Oblation lived in the communion of Holy Cross Monastery, Rostrevor
The Community’s Perspective
Oblates are men and women who choose to give their lives with Christ according to the call of the gospel and the spirit of the Rule of Saint Benedict: Preferring nothing whatsoever to Christ (RB 4:21 & 72:11)…. There is no greater love than this: to give one’s life (John 15, 13)
They live their offering, each one according to their particular place in the Body of Christ, in their own ecclesial tradition, fully committed to their existing Church allegiance and vocation in life, with all the obligations inherent to these commitments.
They draw strength and inspiration for their lives from the teaching of the Rule of Saint Benedict which they accept as their Little Rule for beginners. (RB 73:8)
Since the Rule points us in the direction of the gospel, the Word of God will be regarded by them as the surest guide for their lives. (RB 73:3)
They are associated with the specific mission of the Monastery of the Holy Cross, given to extending and furthering its ministry of reconciliation and compassion in the world. There where God has placed them, they seek to live a true spirituality of communion which is a characteristic of Holy Cross Monastery’s Olivetan Benedictine tradition.
Like the early Christian community in the Acts of the Apostles they strive to live in a bond of spiritual communion with the monastery and their fellow-oblates faithful to Common worship, the breaking of bread, the reading of the Scriptures and a willingness to share with those in need. (Acts 2:44-47; 4:32-35)
At the very heart of their prayer and desire is Christ’s own incessant intercession and most ardent longing: That all may be one. (John 17:11.21)
To nourish their spiritual life they seek to the extent possible to give them selves to the celebration of the Sacred Liturgy (remembering that nothing is to be preferred to the Work of God – the Divine Office). (RB 43:3)
To this end, in agreement with the Superior and/or Master of Oblates they strive to follow an adapted form of the Office, praying it in communion with the brethren at the monastery who gather for prayer in church throughout the day and their fellow oblates wherever they may be.
Remembering that the offering of their life is made in communion with Christ who gives Himself to us in the Eucharist they will have at heart to remember and renew their personal offering with Christ regularly at the Eucharistic Table.
Believing the Word of God to be the first source of all Christian spirituality, aided by an on-going practice of Lectio Divina – the prayerful reading of the Sacred Scriptures – they will seek through Scripture based meditation to strengthen their personal relationship with Christ and grow in the love and knowledge of God’s will for their lives. (RB 48:1.10; RB 57)
Their work, whatever it may be, including that of their domestic life they will strive to live wholeheartedly as a service of others so that in all things God may be glorified (RB 57:9) and that they may grow in charity. (RB 35:2)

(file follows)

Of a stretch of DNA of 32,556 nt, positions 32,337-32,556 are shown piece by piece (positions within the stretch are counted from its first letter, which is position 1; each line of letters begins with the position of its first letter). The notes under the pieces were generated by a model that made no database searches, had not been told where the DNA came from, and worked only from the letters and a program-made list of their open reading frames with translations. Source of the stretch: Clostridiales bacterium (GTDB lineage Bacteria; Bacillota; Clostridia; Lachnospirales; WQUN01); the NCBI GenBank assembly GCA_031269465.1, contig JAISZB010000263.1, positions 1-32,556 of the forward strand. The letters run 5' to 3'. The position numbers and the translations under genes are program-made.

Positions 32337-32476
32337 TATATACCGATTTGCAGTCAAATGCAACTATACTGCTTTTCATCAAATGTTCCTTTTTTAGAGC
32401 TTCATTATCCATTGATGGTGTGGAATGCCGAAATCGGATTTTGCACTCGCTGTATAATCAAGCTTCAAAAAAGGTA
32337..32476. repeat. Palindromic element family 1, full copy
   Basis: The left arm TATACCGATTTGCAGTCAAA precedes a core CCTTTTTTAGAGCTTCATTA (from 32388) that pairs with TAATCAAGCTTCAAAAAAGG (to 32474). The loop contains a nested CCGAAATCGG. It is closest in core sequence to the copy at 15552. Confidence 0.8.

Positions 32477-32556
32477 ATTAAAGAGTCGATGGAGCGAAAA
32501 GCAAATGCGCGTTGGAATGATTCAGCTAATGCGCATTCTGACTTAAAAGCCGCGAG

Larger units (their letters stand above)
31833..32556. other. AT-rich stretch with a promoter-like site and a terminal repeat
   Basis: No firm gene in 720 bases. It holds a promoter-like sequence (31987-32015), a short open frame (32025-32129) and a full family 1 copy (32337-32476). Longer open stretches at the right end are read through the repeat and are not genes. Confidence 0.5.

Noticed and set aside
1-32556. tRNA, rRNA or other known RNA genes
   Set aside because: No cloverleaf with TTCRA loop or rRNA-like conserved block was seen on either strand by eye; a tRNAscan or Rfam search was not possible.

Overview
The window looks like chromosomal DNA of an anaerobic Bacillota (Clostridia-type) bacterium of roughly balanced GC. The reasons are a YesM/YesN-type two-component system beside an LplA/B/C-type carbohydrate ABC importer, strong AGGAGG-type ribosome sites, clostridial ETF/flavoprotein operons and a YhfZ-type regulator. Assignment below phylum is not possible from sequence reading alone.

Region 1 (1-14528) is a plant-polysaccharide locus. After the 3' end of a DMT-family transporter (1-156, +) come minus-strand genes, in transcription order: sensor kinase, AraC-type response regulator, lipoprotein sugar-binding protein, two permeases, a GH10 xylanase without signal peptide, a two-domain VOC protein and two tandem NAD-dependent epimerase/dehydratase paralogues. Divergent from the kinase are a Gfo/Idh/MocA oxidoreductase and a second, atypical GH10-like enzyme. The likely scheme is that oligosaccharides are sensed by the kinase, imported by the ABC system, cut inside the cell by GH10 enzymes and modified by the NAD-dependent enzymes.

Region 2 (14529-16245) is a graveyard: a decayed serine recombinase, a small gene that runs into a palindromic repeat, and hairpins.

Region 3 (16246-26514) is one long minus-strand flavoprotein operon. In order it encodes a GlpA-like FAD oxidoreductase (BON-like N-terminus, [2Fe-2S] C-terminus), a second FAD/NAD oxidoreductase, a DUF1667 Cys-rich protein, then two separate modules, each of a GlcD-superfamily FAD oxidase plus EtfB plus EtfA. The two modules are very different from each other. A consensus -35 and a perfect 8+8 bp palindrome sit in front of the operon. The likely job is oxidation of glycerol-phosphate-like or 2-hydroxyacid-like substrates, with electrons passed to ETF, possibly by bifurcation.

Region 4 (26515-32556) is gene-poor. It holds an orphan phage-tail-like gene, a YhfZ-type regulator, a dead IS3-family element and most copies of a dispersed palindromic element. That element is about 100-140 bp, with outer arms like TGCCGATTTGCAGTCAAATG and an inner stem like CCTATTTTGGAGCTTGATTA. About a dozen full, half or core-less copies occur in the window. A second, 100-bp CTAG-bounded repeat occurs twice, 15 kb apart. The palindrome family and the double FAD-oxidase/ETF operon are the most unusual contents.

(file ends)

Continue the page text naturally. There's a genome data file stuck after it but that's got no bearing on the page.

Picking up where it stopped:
Just as the monastic tradition has always valued the importance of openness of heart as fundamental to the monk’s response to God’s call, so oblates, living monastic spirituality in the world, will strive to have someone to whom they can open their hearts, seeking spiritual accompaniment. For the most part and to the degree possible they will seek this spiritual accompaniment at Holy Cross Monastery. (RB 4:50)
In order to maintain an actual and effective bond of communion with the monastic community and grow in a sense of mutual belonging, oblates will endeavour to make an annual retreat at the monastery.
The monastic community in its turn engages itself to live not only in an awareness of its oblates’ existence, but in a bond of communion with them, seeing them as part of the extended monastic family – what was called in the Irish monastic tradition the Muintir.
To facilitate the bond of communion between the monastery and its oblates the monastic community will explore the possibility of issuing a regular Letter to Oblates and of offering periodic sessions of spiritual formation. This latter might come in the form of ad hoc gatherings.
The purpose of the Rule is to help those who follow it to live the gospel call to conversion (Conversion of one’s way of life), firmly rooted in Christ and the community (Stability), ready to listen to and seek to accomplish God’s will with all their heart (Obedience). The traditional monastic vows, as outlined above, oblates will live to the extent possible in accordance with their particular status and vocation in life. (RB 58)
Saint Benedict gives us a beautiful picture of what life according to his Rule should help us live day after day in his chapter on the Good Zeal Monks Should Foster. (RB 72)
The monastic community, while firmly engaging itself to give its oblates the support they need to live their vocation as Christians there where God has placed them, at the same time, strongly relies upon the support of its oblates, so that it may be helped to remain faithful to God’s calling.